How can you not love sampler packs that include Tempranillo, Grenache Blanc, Cab Franc, Petit Sirah and Chenin Blanc? The website BoutiqueWineBox.com features interviews with the winemakers accessible via a QR code, so you can watch the videos when buying the wine or hosting a tasting party.

The suggested retail price for the Boutique Wine Samplers is $69.99, but Costco agreed to reduce their margin in order to make it available for $49.99. It’s a great bargain for consumers and also a sweet deal for wineries trying to gain new customers.

“When you consider that each box will have two to 12 people tasting it, you have a chance to have 50,000 people taste your wine,” said Sweeney. He noted for comparison that a top tasting room might get 1,000 people a week.

Plans for sampler packs aren’t limited to Santa Barbara and Paso Robles. Napa and Sonoma are ripe for their own collections, said Sweeney. From there a thrust northwards to Oregon and Washington is possible.

As the sampler packs grow in numbers, you can mix and match bottles from different regions. A nationwide push with a four pack is also a possibility.

Monday, November 27, 2017

Dry Creek Vineyard: Sonoma Winery Visit

Dry Creek Vineyard is celebrating 45 years of family winemaking. We did some celebrating of our own, making the winery our first stop on our recent trip to Sonoma.

Vino-Sphere tasting team outside Dry Creek Vineyard tasting roomA Winery Of Firsts

Dry Creek Vineyard is a groundbreaker in many ways. It was the first new winery established in Sonoma’s Dry Creek Valley following Prohibition and founder David Stare paved the way for a winemaking rebirth in the area.

Recognized as the first winery to plant Sauvignon Blanc in Dry Creek Valley, the winery also pioneered Bordeaux-style blends. In fact, Dry Creek Vineyard was the first to use the term Meritage (with its 1985 vintage) and the first to coin the term “Old Vines” to describe pre-prohibition Zinfandel vineyards.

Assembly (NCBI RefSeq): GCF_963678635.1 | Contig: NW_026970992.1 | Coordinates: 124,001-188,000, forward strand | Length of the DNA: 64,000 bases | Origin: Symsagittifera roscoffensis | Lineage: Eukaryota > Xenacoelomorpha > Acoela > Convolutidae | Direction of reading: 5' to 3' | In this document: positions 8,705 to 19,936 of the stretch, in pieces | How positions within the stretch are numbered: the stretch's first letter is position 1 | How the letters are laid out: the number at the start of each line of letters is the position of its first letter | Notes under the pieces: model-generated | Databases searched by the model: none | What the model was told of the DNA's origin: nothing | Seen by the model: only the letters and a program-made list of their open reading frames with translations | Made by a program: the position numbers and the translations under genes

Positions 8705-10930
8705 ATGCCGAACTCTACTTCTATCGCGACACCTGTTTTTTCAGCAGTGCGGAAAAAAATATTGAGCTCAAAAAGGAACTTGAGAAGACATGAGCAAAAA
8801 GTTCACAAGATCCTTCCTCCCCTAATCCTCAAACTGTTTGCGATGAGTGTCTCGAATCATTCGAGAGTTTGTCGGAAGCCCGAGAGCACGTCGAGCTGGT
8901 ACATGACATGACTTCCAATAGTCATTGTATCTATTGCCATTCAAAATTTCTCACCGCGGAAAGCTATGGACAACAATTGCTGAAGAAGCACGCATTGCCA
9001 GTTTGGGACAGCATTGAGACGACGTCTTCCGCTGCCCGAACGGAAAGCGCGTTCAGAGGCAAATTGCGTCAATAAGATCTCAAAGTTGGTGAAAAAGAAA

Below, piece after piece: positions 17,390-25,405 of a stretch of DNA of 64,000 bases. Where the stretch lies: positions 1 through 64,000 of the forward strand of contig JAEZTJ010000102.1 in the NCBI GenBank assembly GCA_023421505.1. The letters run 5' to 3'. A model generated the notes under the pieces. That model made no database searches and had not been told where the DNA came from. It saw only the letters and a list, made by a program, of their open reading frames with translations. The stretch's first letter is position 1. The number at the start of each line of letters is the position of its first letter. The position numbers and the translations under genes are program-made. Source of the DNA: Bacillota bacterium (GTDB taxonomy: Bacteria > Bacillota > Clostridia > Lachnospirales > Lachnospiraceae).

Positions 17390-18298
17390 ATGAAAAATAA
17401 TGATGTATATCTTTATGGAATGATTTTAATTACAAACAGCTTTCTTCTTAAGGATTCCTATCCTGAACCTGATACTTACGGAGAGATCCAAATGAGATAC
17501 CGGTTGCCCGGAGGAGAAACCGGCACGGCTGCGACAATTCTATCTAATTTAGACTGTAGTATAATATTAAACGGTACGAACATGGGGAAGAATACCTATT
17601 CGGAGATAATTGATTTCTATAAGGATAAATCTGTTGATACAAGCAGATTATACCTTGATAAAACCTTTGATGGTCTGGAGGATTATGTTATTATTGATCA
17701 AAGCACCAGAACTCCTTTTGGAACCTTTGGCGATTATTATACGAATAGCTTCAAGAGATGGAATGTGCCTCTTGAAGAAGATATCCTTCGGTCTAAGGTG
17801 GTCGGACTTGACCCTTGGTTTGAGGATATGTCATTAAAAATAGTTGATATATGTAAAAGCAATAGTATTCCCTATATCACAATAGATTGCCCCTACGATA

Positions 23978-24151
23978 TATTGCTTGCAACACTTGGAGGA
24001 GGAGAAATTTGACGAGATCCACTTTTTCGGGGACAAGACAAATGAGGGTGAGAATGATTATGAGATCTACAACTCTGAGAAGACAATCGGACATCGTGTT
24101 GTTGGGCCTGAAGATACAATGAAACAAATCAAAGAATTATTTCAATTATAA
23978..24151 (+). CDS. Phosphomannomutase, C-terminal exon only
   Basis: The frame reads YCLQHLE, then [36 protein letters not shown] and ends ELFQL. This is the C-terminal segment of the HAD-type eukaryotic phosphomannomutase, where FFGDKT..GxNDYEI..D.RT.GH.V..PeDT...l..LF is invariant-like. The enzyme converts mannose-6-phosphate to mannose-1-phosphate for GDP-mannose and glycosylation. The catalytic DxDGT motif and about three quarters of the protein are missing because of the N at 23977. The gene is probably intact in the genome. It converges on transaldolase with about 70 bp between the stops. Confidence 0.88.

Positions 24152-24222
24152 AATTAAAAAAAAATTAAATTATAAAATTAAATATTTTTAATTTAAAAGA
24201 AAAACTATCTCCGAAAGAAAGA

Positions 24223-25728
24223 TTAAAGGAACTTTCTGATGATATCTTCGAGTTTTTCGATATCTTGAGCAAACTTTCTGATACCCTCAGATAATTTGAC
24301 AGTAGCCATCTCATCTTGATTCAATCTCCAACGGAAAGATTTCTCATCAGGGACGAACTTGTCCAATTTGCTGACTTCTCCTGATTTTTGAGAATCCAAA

That’s a lot of firsts. Enough, in fact, to make it our initial stop in wine country earlier this month.

Satisfying A Thirst For History

Dry Creek Vineyard is certainly a suitable name for this iconic winery, but in this dry valley, the winery is an oasis of flowering plants, growing vines and sustainable farming. We went through the front entrance, which has as much ivy as the outfield at Wrigley Field, and into the tasting room.

DCV Tasting RoomHigh above sun shone into the tasting room through a stained glass window featuring a sailboat, a signature image for Dry Creek Vineyard. Meanwhile we were treated to a glass of chilled Dry Chenin Blanc and Fumé Blanc, both 2016 vintages.

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As we enjoyed these crisp, refreshing wines, Sara Rathbun, the DCV marketing and communications director, related some of the rich history of the winery. Dry Creek Vineyard was the first winery in Sonoma to put “Fumé Blanc” on the label – a fact I found even more interesting as a downed a glass. The DCV Fumé is one of my favorite white wines.